Changes in zoning regulations to prevent the siting of natural gas well-heads in the Deep Creek Lake watershed were recommended this week by a county planning board.
The measure now goes to county commissioners, all of whom campaigned in 2014 on pro-gas development platforms. Before approval, they must first hold a public hearing; no date has been set.
Garrett County Commissioner Jim Hinebaugh, an ex-officio member of the planning commission, was active in weeks' of discussion about the proposed change with lake stake-holders, including the lake-area Property Owners’ Association. He indicated at Wednesday’s hearing that county commissioners look favorably upon the recommendation.
Hinebaugh added, however, that commissioners are not inclined to act until after the much-anticipated overhaul of state gas-drilling regulations is announced later this year. “We want to see the new regs first.”
Among the six on the zoning board, only one — Jeff Messenger — dissented. He said afterward that he knew many in the county supported gas development, and he predicted a scrappy debate was still to come.
The move came after 11 citizens, including several DCL business owners, petitioned the planning body in March to change “language of the zoning ordinance to bring it into compliance” with provisions of a new Deep Creek Lake Watershed Management Plan recently negotiated by the Maryland Department of Natural Resources and county government. That plan, though only advisory, calls for no well-heads in the DCL watershed, the area in central and southern Garrett County drained by the Youghiogheny River and all tributaries upstream of the dam.
If approved, the zoning change would not prevent shale gas development (“fracking”) county-wide. Landowners within the watershed could still lease their properties for gas development, and fracking “laterals” from vertical well-bores could still enter the watershed from outside its boundaries. Recent industry announcements suggest distances approaching 10,000 feet are technically feasible.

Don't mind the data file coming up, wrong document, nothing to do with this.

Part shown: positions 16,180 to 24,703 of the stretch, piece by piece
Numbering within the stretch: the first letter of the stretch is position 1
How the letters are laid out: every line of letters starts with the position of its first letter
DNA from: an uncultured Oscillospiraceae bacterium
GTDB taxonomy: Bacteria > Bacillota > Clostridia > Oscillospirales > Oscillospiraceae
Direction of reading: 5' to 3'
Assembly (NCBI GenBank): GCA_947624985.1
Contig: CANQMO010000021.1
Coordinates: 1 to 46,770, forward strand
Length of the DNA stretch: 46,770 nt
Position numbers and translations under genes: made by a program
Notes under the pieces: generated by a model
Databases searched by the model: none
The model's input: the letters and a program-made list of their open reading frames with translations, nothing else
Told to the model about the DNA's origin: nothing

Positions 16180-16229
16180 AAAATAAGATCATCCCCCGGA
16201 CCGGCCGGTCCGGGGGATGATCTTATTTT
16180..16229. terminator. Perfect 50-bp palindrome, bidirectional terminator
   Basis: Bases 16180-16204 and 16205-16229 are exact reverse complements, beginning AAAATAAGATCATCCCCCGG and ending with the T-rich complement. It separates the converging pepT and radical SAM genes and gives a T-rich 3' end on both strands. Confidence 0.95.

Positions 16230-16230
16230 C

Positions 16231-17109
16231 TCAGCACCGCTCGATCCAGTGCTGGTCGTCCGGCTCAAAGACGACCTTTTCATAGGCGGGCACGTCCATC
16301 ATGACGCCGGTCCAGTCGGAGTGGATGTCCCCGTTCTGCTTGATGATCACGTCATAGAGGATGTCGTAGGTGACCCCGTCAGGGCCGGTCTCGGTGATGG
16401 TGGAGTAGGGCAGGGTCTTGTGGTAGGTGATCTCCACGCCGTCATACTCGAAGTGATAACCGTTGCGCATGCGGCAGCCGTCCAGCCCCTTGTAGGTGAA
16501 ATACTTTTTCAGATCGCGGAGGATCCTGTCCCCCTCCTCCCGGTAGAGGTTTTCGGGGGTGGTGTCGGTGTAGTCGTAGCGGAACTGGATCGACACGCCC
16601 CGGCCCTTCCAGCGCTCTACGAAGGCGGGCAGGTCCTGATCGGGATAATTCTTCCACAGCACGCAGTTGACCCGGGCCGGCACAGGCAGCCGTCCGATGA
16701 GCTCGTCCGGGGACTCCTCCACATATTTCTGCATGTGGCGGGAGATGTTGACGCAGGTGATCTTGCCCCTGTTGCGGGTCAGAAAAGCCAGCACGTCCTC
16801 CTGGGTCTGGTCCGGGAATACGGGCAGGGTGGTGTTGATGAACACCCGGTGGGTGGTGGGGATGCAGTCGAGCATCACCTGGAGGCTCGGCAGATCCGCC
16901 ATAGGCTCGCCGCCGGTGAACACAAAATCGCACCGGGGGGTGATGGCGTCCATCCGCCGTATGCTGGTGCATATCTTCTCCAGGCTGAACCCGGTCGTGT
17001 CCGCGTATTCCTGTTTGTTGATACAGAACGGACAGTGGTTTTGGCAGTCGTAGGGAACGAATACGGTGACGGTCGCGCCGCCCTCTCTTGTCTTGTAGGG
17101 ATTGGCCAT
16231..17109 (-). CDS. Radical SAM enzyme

At the hearing, several people including Planning Commission Chairman Tony Doerr suggested that limited zoning tweaks might not prevent adverse impacts. These include water and air contamination, as well as health consequences that have led to hundreds of lawsuits in more than a dozen states since the fracking boom began in the eastern US in 2004. If fracking comes, Doerr noted, there would still be “industrialization" of rural areas and “lots of trucks.”
The ban is only on well-heads in areas surrounding the lake, and it was clear at Wednesday’s hearing that the POA was the main organization representing those interests. POA President Bob Hoffman, for instance, had recommended changes that attempt to restrict “associated development” (particularly pipelines and compressor stations) near the highest-valued homes in the county. Those changes were approved in the final language.
James Stanton, president of Youghiogheny Watershed Association, urged county officials to also pursue more comprehensive protections. Engage Mountain Maryland appealed to supporters to seek adoption of the ordinance. The organization also advocated for regulatory-based controls on fracking in the 2016 Maryland General Assembly. Eric Robison, an EMM co-founder, stated at Wednesday’s meeting that he had served on a planning commission subcommittee.
The state currently has a legislated moratorium against fracking that is set to expire on Oct. 1, 2017.